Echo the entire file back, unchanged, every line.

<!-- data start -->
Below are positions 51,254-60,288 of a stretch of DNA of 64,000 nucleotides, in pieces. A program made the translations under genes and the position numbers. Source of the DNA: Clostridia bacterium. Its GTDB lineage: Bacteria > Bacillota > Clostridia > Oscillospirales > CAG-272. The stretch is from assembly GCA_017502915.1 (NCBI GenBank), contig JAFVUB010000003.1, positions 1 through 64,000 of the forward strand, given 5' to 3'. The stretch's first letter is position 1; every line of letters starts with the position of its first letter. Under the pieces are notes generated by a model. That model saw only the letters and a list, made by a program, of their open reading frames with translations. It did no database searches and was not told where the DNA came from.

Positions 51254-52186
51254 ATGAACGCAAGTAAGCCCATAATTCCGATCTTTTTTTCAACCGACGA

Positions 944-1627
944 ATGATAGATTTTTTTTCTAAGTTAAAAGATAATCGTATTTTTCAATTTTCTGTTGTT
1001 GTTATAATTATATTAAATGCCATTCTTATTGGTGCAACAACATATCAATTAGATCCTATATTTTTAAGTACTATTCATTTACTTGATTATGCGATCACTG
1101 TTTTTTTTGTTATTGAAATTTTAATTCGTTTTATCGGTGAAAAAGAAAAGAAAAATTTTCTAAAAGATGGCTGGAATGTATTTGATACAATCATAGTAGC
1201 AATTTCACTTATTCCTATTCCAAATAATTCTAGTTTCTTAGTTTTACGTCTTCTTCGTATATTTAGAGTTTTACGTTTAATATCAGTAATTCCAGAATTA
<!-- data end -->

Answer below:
Below are positions 51,254-60,288 of a stretch of DNA of 64,000 nucleotides, in pieces. A program made the translations under genes and the position numbers. Source of the DNA: Clostridia bacterium. Its GTDB lineage: Bacteria > Bacillota > Clostridia > Oscillospirales > CAG-272. The stretch is from assembly GCA_017502915.1 (NCBI GenBank), contig JAFVUB010000003.1, positions 1 through 64,000 of the forward strand, given 5' to 3'. The stretch's first letter is position 1; every line of letters starts with the position of its first letter. Under the pieces are notes generated by a model. That model saw only the letters and a list, made by a program, of their open reading frames with translations. It did no database searches and was not told where the DNA came from.

Positions 51254-52186
51254 ATGAACGCAAGTAAGCCCATAATTCCGATCTTTTTTTCAACCGACGA

Positions 944-1627
944 ATGATAGATTTTTTTTCTAAGTTAAAAGATAATCGTATTTTTCAATTTTCTGTTGTT
1001 GTTATAATTATATTAAATGCCATTCTTATTGGTGCAACAACATATCAATTAGATCCTATATTTTTAAGTACTATTCATTTACTTGATTATGCGATCACTG
1101 TTTTTTTTGTTATTGAAATTTTAATTCGTTTTATCGGTGAAAAAGAAAAGAAAAATTTTCTAAAAGATGGCTGGAATGTATTTGATACAATCATAGTAGC
1201 AATTTCACTTATTCCTATTCCAAATAATTCTAGTTTCTTAGTTTTACGTCTTCTTCGTATATTTAGAGTTTTACGTTTAATATCAGTAATTCCAGAATTA